The new text is not exclusively for the PCB fabrication engineer as its title may suggest; it covers via technology for board- and component-level interconnection. Increasingly, ball grid arrays (BGAs) and chip-scale packages (CSP) use microvias to make interconnection between the PCB and silicon possible. The first chapter sets the scene with industry trends and the ever-decreasing feature sizes demanded in professional consumer products.

In Chapter 3, Lau and Lee cover manufacturing, design and reliability aspects of each of the major via types, including drilled, laser ablation and photo vias. The text also provides good coverage of the basic PCB fabrication process and where changes may be necessary for different via manufacturing techniques. Of particular interest are the changes in base substrates necessary with laser vias.

As with many textbooks today, a chapter of this book relates to alternative solders, „Solders for the Next Generation.‰ A hot issue for engineers today is alternatives to lead-based alloys, which this chapter covers from a solder alloy prospective and from the effect on area array packages such as BGAs and wafer-level chip-scale packages (WLCSPs).

Chapter 11 covers the assembly process for flip chip and CSP onto the base substrate and features a number of issues relating to underfill. It illustrates some of the mechanical and electrical faults that occur after environmental testing and also illustrates visual defects and those that can only be found during x-ray or C scan.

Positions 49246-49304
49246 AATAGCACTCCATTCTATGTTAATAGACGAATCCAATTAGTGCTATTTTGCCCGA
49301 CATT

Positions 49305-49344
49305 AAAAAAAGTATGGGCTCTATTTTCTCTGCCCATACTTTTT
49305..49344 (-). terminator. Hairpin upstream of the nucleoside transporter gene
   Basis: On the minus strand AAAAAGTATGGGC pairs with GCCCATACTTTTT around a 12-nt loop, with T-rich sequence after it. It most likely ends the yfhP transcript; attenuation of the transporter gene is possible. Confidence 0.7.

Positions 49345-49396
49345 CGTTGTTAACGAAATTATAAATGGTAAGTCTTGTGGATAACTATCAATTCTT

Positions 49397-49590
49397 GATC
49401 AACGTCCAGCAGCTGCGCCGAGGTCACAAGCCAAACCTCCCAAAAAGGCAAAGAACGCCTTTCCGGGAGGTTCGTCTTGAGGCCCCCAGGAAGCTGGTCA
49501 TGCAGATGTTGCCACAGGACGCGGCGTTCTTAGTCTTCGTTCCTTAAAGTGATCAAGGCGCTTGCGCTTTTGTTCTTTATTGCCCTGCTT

This book is a good, strong reference, well illustrated with line drawings, micrographs and product examples.

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By Ning-Cheng Lee
270 pages, 12 chapters, illustrations and photographs
List Price: $79.99

Ning-Cheng Lee is an industry veteran and has, for many years, worked for Indium Corp. of America (Utica, NY). I have always liked his presentation style and technical articles. His writing is similar to a lab report—detailed information is given on a problem, ideas on combating the problem are offered, and a result and final conclusion finalize the work. The material is always practical, easy to implement and easy to understand.

Chapters cover major topics of traditional surface-mount technology: ball grid array (BGA), chip scale packaging (CSP) and flip chip. Lead-free assembly is also addressed. Ning-Cheng provides a very practical chapter on underfilling and issues relating to in-circuit test probing. Some material suppliers may suggest that since Indium manufactures such materials, the book is a great way to promote those products—that is not the case in the text.